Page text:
Wednesday, April 06, 2022


In a short while it will be Passover, with which Easter sometimes somewhat overlaps. And that of course means that well-meaning Christians AND some unwell anti-Semites will host 'Christian Seders'. Which aren't really seders, but tasteless exercises in both cancel culture and cultural appropriation no matter how soft and fluffy they are. However, a close friend will be attending a non-Jewish Passover. Which seems to involve little that could be even remotely regarded as either cancellation or appropriation.

"Hey guys, how 'bout y'all come over on the evening which marks the beginning of Passover, which is a Jewish thing and immensely important in the history of the Jewish people, and seeing as none of us are Jewish (except for so-and-so, whose family couldn't celebrate Jewish stuff in Soviet Russia), we will mark it as nicely coinciding with and sort of in recognition of Passover, but we're going to have Filippino food and probably lots of wine. And whiskey."

You know, that sounds pretty good.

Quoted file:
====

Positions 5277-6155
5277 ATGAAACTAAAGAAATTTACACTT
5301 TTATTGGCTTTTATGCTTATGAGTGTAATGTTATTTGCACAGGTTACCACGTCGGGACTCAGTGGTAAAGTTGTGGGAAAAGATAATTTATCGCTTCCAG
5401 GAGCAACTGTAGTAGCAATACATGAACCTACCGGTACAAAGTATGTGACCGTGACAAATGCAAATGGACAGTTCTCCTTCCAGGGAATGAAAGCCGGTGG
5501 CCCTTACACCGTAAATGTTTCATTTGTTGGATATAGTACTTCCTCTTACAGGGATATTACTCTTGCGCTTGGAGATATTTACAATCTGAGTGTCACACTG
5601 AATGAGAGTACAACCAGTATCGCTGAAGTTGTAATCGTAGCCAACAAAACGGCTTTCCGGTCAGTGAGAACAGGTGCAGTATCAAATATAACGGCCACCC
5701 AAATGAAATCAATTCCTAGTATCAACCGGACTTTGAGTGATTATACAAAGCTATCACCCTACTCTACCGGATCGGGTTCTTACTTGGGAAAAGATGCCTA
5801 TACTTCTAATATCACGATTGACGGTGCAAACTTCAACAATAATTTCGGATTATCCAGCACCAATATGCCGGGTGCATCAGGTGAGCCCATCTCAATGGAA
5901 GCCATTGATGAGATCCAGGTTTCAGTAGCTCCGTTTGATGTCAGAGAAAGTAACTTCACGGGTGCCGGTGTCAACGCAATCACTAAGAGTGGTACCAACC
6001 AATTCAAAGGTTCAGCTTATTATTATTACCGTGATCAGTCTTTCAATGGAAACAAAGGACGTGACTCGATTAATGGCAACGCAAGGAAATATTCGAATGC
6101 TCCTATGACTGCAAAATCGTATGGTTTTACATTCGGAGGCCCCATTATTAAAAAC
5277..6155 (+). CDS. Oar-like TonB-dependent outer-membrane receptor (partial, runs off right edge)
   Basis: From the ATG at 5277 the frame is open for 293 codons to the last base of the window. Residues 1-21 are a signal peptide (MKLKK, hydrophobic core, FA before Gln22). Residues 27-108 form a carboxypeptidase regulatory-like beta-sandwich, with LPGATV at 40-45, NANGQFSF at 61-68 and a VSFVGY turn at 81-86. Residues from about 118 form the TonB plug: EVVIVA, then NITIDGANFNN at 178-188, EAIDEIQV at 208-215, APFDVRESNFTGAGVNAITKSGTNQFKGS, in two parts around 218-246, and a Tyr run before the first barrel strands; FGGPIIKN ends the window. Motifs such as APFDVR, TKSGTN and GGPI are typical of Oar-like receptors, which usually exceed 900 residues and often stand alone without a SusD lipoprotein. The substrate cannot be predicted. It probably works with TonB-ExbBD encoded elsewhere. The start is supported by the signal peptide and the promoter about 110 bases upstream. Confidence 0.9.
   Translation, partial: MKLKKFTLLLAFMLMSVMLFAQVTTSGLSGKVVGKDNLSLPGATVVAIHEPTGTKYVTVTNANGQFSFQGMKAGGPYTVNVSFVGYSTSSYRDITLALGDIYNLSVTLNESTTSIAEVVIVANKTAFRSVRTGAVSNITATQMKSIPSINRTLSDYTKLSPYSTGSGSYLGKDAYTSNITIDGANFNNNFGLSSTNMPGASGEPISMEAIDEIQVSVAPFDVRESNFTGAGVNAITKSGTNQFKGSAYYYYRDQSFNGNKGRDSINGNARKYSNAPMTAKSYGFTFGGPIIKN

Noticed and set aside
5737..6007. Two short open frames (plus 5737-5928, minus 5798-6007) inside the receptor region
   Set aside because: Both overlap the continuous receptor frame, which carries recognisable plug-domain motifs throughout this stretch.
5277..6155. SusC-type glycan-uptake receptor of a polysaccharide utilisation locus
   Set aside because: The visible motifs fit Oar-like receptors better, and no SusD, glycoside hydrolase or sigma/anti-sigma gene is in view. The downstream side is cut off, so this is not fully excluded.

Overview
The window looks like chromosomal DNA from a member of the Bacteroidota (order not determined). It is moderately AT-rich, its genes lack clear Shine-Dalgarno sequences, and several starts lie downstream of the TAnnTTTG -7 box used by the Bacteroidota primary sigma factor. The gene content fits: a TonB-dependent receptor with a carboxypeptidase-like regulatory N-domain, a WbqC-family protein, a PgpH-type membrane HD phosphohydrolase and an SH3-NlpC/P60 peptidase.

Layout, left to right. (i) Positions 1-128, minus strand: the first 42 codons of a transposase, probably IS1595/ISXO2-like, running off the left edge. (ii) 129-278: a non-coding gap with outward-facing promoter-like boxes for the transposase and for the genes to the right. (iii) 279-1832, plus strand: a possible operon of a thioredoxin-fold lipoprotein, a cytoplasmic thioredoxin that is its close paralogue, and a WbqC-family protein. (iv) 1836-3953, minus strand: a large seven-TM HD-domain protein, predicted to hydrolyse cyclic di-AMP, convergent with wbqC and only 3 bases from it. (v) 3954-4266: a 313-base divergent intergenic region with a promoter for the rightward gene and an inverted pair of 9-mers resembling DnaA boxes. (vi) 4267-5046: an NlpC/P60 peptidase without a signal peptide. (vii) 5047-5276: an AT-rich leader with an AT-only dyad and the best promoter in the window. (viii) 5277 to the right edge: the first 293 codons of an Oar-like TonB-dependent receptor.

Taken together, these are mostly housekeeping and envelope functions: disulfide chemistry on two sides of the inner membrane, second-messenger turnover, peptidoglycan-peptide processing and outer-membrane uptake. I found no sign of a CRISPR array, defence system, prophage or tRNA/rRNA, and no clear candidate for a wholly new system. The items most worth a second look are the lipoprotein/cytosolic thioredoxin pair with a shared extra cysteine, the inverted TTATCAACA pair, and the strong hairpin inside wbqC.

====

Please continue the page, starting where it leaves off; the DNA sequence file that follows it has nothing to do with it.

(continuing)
As a means of not being totally insensitive, an unstructured dinner party with no ideological/theological/new age bs elements whatsoever sounds all right.

If there has to be something Jewish at a non-Jewish get-together for the first night of Pesach, maybe some gefilte fish. And while I like gefilte fish, many people are on the fence about it, and have strong or mixed feelings about the chrein that goes with it.
There is no spiritual significance to gefilte fish.

Focusing on the bread substance however skates too close to dangerous territory. Breaking bread is a Middle-Eastern metaphor interjected into everybody else's culture by religion.
A bunch of non-Jews sitting around discussing the spiritual significance of bread on the first or second night of Passover, especially if they come from a Christian background, is, at the very least, quite distasteful.

By the way: Passover (Pesach) as we now know it, with the observances which are now customary, didn't exist at the time when Christ allegedly was around. That's part of rabbinic Judaism, which developed over several centuries largely in response to Christian and Roman attempts to destroy the Jewish people. Passover is a repitition of the realization of Jewish nationhood, commemorating a fundamental shared nationforming, and what it means to be Jewish. A passover seder which isn't Jewish ab initio therefore can not be a passover seder. The narrative has clearly defined purposes and content, anything else is immaterial shiznit. Enjoy your meal.

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